Lately, Michael and I have been having this sort of conversation quite a lot. Like it did for me all those years ago, there is a suspicion lurking somewhere that Michael’s clockwork train has begun to run down. He knows it and I sort of guess it. Michael is managing editor at GP and he is responsible for all our launches. For the last two years everything that the company has put out has flopped. Because of our history, Michael sees me as some kind of confidante. Deep down, I suspect he knows that that assumption couldn’t be further from the truth.
“Come on, John – what have you heard?”
“Then you’ve heard something?”
“Well… Just a rumour…”
“What do you mean ‘sort of’? Either you’ve heard a rumour about me or you haven’t.”
“It’s probably nothing really.”
Michael pauses for a moment. He is about the same age as I am except that his hair has turned completely white and he wears bifocals; I can’t help wondering if he finds me as ancient looking as I find him. He picks up an A4 printout and fiddles with it absent-mindedly. “Well?” he urges.
“Oh… someone in the pub last night was saying that they thought that there might be a reshuffle being planned upstairs,” I mumble matter-of-factly.
Now why did I have to say that? Sometimes my levels of denseness even manage to surprise me. If I’d have just used my head I could have fobbed him off with … oh, I don’t know, some sort of story or other, it wouldn’t have been that difficult. Instead, Michael’s looking at me like his eyeballs are going to pop out and bounce on to the desk. Great: now I’m involved in his paranoia.
“A reshuffle involving myself?”
I shrug my shoulders, trying to restrict the damage but manage to do the opposite. “Perhaps…”
“And who said this?”
“Come on Michael – you know I can’t tell you that.”
Michael sighs heavily and rubs his face with the heel of a clenched fist. “Listen, John,” he says, unable to hide the fatigue in his voice. “I haven’t got the time or the patience for all this. We’ve known each other far too long to be playing silly little games. Just do me a favour and tell me who said it … please, just tell me who said it.”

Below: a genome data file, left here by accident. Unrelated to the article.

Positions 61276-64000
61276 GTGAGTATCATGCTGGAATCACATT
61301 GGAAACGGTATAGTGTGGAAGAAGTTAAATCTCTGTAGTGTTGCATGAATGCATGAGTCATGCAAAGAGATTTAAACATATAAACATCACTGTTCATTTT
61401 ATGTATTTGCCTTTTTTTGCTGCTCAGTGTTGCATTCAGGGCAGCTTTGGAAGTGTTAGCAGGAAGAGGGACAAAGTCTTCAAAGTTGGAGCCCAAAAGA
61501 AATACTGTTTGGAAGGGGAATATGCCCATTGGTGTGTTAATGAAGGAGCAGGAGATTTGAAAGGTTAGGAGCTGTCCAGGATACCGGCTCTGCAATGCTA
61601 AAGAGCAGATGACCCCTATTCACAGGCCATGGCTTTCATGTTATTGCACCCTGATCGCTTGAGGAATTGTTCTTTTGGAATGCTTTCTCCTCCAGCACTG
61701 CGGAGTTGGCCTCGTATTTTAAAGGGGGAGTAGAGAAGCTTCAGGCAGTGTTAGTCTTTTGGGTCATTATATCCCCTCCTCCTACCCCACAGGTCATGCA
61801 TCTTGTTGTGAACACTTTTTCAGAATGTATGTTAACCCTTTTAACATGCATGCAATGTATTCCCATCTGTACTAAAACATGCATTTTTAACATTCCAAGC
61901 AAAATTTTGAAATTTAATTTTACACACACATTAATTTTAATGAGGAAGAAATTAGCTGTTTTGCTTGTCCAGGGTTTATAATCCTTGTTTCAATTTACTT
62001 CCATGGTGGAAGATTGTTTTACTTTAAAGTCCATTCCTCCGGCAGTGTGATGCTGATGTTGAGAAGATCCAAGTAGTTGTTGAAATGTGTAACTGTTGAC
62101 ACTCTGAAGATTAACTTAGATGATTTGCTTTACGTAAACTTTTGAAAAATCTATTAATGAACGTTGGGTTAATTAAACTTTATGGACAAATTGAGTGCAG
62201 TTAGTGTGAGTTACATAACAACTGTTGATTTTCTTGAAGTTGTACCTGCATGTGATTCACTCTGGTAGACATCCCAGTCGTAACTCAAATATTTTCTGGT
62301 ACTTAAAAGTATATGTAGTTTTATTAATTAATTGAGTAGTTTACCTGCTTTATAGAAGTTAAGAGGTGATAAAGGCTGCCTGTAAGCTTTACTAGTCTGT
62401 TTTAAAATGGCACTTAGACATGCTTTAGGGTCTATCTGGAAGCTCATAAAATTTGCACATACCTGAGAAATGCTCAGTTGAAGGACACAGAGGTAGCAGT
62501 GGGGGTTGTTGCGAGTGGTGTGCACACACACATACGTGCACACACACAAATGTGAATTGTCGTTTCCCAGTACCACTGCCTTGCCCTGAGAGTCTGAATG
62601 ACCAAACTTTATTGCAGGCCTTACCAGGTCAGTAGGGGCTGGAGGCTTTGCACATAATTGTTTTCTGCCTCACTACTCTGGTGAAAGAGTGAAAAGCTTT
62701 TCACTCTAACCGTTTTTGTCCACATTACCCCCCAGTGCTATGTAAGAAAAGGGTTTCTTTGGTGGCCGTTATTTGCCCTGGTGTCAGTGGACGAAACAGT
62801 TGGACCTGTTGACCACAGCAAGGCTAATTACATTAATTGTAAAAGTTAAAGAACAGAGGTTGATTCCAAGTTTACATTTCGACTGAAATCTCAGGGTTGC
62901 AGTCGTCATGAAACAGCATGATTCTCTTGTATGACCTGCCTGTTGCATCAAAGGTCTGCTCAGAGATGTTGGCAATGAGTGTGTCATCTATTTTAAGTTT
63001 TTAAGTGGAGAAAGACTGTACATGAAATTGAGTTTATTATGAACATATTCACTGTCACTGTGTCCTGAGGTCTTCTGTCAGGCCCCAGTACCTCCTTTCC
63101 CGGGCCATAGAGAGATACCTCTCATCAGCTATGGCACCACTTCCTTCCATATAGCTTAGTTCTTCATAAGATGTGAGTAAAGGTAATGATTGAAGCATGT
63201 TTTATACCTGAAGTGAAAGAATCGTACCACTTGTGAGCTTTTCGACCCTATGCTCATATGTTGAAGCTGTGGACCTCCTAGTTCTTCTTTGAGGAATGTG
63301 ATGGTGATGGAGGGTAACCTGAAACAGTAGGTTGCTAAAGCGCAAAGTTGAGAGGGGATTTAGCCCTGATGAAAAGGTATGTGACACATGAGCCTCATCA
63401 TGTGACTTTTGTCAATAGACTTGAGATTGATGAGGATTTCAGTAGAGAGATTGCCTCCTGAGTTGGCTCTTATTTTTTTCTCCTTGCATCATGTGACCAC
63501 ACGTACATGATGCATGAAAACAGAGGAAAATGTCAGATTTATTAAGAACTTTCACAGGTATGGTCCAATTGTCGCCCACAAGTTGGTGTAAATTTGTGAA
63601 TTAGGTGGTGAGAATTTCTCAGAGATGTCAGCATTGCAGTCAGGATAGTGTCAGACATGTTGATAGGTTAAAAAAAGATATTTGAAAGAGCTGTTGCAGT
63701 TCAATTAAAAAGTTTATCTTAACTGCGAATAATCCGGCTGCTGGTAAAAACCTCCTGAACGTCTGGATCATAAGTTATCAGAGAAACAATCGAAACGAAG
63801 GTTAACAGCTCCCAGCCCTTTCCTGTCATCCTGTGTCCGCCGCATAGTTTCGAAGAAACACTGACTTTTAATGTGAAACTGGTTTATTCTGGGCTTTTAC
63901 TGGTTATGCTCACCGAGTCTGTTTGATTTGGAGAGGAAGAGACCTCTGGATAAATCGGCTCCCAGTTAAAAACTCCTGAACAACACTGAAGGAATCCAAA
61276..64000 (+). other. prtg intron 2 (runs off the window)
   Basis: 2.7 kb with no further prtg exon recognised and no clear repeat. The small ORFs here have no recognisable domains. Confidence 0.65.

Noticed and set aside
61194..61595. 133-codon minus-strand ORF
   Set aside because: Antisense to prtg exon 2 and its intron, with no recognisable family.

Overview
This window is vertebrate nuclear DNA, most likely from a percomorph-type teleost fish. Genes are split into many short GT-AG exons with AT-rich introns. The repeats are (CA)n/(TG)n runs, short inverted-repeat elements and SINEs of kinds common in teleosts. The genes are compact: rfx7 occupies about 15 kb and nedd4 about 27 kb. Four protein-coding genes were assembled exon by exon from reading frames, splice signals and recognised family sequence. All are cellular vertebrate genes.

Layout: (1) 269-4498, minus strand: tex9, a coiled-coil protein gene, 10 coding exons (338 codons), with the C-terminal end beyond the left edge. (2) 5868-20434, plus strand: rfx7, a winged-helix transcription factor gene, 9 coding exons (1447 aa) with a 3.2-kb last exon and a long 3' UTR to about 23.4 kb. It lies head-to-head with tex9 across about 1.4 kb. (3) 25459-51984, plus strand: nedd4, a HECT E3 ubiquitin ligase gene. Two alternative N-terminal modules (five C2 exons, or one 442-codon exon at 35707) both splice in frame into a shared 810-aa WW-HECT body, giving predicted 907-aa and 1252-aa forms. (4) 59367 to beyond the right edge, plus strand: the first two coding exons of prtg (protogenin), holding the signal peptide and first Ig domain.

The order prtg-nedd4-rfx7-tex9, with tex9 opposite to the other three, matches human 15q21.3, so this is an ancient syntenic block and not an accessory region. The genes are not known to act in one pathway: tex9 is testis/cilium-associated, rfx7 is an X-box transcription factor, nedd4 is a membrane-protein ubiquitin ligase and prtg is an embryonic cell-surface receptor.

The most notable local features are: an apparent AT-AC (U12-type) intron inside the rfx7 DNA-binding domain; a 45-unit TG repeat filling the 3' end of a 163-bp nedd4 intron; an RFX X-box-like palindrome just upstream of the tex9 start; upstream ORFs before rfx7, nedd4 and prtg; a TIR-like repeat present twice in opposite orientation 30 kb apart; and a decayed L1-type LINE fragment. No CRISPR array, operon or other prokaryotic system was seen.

Once again I shrug my shoulders. “It’s only rumours…”
Michael interrupts me before I have time to finish my sentence. He pulls himself closer to me so that I can smell the worry on his breath. “Okay, let me put it this way,” he says, slowly and deliberately. “It’s no secret that the writing’s been on the wall for some time. And it’s no secret whose head is likely to be on the chopping block when the time comes, But I’m telling you right now, John, if you don’t do this for me I’m going to make sure that when the moment arrives you’ll be coming along for the ride. When they drag me away kicking and screaming you’re going to be right there beside me. You can bet your life on it.”
Michael’s face moves away from me and I find myself momentarily surprised by his outburst. Normally, Michael is Mr Cool, an expert at maintaining his composure; he must really be scared. The situation is far worse than I’d imagined.
“Oh come on Michael,” I mutter. “It won’t come to that…”
“Who told you, John?”
“Come on Michael…”
“Who told you?”
“Dave Bennett from accounts.”
Sarah from personnel’s leaving do: she stands in the corner of the O-Bar holding her big fat belly in both hands, surrounded by a group of people wearing suits, some of whom I vaguely recognise. A good 95% of the employees at GP have turned up and they’re all sticking to their collective tribes. At one end of the bar are a group of six or seven designers: all long hair, goatees, waistcoats, black jeans and platforms. At the other end are a selection from editorial: round glasses, a little more serious than their artier colleagues, copies of Hello! hanging out of chic looking hold-alls. Standing by the door are half a dozen or so people from accounts: suits, ties, wedding rings, giant erections, peephole bras (only joking). Me, I’m a little more cosmopolitan: I’m sitting at a table with Dave from accounts and Phil the designer. We’re all holding bottles of Spanish lager with limp slices of lime skewered to the rims. “Tell him, Phyllis!” yells Dave. “Tell him.” The place is full of heaving bodies. I feel surrounded by dripping flesh. It’s so crowded I can hardly move my arms.
Dave, as is evident from the moustache of white powder that adorns his upper lip, has just taken some of Phil’s cocaine. His face is burning crimson and he seems unable to wipe a sickly grin from his face. Phil slouches beside Dave looking equally pleased with himself but marginally more in control than his co-conspirator.
“Tell him!” urges Dave once more, his voice quickly absorbed by the Latin beat of some CD that’s playing at fifty thousand fucking decibels.